However, another claim was denied on a legal, as opposed to factual, basis. The defendant argued that a progression charge given by the trial court hampered the jury's "mercy-dispensing" power. Since the Lawson standard applies to a denial of justice and not mercy, the claim was not considered on the merits. 618 A.2d at 468. The defendant's claim that the progression charge interjected the trial judge into jury deliberations was rejected because the charge simply provided a structure to the deliberations and helped to ensure that the jury would consider all of the important aspects of the prosecution's case. 618 A.2d at 469.

 The Superior Court did reach the merits, legally and factually, of a claim that the trial court should have instructed the jury on mitigating factors prior to its instruction on first degree murder. The court concluded that the instruction did not have to be given prior to the murder instruction, and that the charge fully informed the jury of the factors to be considered. 618 A.2d at 469-471. This review suggests that a failure to instruct the jury adequately that the element of malice for a first degree murder charge is negated by a finding that the defendant acted in the "heat of passion" would be a miscarriage of justice. See esp. 618 A.2d at 470 (quoting trial court's charge to jury).


 Having reviewed these cases, it appears that three factors are implicit in the review of each set of circumstances. First, the claim must relate to the merits of the case, and not to some manner of avoiding prosecution, such as the state speedy trial rule. See esp. Lawson. Second, the claimed error must impair: (a) the ability of the defendant to present his case or rebut the prosecution's case, (b) the ability of the factfinder to consider all of the relevant facts and apply the appropriate law, or (c) the ability of the court(s) to determine the law as it relates to both the defendant's presentation and the factfinder's consideration of the case. See esp. Dukeman (claims of ineffective assistance of counsel must relate to the truth-finding process); Ryan (court must have a factual basis for a guilty plea); Hoyman (denial of the right to appeal); Loach (jury instructions). Third, the claimed error must have a significant impact on the outcome of the proceedings. See est. Hoyman (discussing importance of appellate rights); Ryan (discussing importance of factual basis for a guilty plea; because of clear guilt, remaining issues not reviewed).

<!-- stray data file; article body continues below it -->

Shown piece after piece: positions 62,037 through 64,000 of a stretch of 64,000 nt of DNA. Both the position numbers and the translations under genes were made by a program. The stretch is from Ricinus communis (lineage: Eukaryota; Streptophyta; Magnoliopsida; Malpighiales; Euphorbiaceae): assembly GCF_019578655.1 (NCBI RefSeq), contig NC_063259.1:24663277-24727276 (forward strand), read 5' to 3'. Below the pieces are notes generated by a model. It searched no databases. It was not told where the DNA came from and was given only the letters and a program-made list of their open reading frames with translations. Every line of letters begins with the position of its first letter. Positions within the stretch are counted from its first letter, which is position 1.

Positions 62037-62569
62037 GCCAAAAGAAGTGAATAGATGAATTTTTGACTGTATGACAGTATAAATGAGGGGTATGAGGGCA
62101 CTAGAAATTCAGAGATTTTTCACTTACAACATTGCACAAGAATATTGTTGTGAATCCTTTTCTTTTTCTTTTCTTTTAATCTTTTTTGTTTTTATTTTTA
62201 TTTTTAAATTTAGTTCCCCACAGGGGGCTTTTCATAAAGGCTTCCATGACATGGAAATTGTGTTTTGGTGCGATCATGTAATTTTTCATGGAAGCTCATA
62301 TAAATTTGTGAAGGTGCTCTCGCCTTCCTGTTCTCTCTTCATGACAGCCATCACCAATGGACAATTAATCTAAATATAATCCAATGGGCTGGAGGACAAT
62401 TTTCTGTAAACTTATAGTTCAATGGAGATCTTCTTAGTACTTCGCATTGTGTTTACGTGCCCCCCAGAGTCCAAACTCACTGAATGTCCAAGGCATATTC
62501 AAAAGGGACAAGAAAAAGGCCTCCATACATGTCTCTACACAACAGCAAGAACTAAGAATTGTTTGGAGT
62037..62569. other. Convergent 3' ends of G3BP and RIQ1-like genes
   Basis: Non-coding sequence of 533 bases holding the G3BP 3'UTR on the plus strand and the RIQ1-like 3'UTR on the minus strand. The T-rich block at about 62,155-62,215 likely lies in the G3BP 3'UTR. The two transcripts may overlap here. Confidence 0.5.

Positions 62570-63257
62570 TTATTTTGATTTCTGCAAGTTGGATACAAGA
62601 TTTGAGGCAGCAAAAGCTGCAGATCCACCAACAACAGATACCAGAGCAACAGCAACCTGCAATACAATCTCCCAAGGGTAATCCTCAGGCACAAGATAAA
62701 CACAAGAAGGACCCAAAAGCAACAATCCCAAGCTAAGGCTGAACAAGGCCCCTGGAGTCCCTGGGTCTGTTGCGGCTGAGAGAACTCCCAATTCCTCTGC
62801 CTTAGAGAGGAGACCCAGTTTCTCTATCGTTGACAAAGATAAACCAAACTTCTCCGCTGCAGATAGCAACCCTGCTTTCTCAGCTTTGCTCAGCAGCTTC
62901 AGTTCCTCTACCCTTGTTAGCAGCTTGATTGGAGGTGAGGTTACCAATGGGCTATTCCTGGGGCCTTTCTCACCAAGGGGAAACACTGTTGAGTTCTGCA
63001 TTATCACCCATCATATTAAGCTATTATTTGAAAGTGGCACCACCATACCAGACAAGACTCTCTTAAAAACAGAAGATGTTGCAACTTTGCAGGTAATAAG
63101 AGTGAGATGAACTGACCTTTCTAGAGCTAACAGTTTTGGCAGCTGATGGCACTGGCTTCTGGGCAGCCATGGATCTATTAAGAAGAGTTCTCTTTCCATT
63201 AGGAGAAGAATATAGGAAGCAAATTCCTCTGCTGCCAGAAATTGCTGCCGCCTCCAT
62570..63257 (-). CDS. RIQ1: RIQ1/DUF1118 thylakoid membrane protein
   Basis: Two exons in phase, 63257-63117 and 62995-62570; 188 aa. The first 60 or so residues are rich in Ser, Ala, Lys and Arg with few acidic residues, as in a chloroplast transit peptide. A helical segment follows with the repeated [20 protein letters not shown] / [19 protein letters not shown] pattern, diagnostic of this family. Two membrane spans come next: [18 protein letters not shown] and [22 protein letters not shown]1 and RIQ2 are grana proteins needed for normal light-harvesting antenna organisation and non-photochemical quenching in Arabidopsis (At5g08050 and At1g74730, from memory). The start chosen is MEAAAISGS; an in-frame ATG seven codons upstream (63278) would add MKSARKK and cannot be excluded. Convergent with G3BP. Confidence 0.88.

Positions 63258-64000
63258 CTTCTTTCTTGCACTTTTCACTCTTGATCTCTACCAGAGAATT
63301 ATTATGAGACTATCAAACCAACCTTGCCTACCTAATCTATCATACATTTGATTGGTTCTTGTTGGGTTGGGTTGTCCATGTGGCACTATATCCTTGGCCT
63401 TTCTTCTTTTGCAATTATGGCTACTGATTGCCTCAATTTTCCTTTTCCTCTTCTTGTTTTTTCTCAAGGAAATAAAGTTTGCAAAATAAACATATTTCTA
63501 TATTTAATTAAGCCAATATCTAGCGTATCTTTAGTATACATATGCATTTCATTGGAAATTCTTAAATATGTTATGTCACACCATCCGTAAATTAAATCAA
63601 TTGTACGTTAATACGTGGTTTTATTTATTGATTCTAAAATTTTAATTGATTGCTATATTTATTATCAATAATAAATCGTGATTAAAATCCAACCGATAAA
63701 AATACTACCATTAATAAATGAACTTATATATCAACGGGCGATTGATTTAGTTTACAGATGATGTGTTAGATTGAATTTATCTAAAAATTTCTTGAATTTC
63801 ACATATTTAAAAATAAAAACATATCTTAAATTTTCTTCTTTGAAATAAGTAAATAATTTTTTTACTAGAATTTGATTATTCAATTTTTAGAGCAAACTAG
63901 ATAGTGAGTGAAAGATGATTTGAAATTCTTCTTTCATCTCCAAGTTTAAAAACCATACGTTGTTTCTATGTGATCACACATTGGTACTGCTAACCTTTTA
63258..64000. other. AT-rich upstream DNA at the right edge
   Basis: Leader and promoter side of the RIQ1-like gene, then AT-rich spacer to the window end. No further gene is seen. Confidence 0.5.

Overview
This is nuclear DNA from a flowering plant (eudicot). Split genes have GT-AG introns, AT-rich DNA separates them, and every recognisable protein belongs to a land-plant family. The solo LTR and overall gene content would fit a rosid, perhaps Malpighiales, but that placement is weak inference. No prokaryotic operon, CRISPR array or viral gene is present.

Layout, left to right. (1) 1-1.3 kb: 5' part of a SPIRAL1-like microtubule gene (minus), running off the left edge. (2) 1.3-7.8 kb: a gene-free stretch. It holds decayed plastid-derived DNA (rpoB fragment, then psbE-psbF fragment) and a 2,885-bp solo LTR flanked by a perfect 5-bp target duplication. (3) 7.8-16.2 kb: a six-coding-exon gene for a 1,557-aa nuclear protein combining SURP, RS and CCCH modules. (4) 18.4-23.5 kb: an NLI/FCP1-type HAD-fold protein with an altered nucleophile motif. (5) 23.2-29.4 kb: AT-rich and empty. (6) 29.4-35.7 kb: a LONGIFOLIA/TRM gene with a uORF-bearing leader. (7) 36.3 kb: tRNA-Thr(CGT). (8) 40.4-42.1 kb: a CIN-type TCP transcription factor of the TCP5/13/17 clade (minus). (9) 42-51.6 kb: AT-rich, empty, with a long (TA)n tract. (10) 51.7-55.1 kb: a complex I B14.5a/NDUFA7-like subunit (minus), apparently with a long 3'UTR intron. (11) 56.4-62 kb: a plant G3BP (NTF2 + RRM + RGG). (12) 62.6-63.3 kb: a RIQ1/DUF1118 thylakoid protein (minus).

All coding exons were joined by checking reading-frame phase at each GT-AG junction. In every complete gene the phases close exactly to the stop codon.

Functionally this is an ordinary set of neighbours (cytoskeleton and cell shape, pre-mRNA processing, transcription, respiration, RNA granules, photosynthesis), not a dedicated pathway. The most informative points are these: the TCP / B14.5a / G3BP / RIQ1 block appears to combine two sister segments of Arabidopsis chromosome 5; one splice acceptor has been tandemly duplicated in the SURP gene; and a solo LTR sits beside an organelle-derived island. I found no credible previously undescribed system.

In addition to these factors, the context of the issues raised must be kept in mind. In this case, the issues raised relate to the penalty phase of a capital murder trial, so that the reviewing court would look less at the innocence of the petitioner and more at the impact of the claimed error on the jury's decision to impose the death penalty.

 With these considerations in mind, we turn to Banks' unexhausted claims.


 Banks recites three claims which have not been exhausted in the state courts. They are:


(1) Whether the trial court's failure to voir dire prospective jurors on whether they would automatically impose death upon a finding of First Degree Murder was in violation of Morgan v. Illinois, 504 U.S. 719, 112 S. Ct. 2222, 119 L. Ed. 2d 492 (1992);


(2) Whether the trial court's failure in the capital sentencing hearing to instruct the jury on life imprisonment without parole contravenes the United States Supreme Court's decision in Simmons v. South Carolina, 512 U.S. 154, 114 S. Ct. 2187, 129 L. Ed. 2d 133 (1994)[,] and whether such an instruction is compelled by the Eighth Amendment, and


(3) Whether the trial court's failure to instruct the jury they could render a verdict of life imprisonment based upon a finding of mercy engendered from the evidence violated the United States Supreme Court's dictates in California v. Brown, 479 U.S. 538, 107 S. Ct. 837, 93 L. Ed. 2d 934 (1987)[,] and whether such an instruction is compelled by the Eighth Amendment.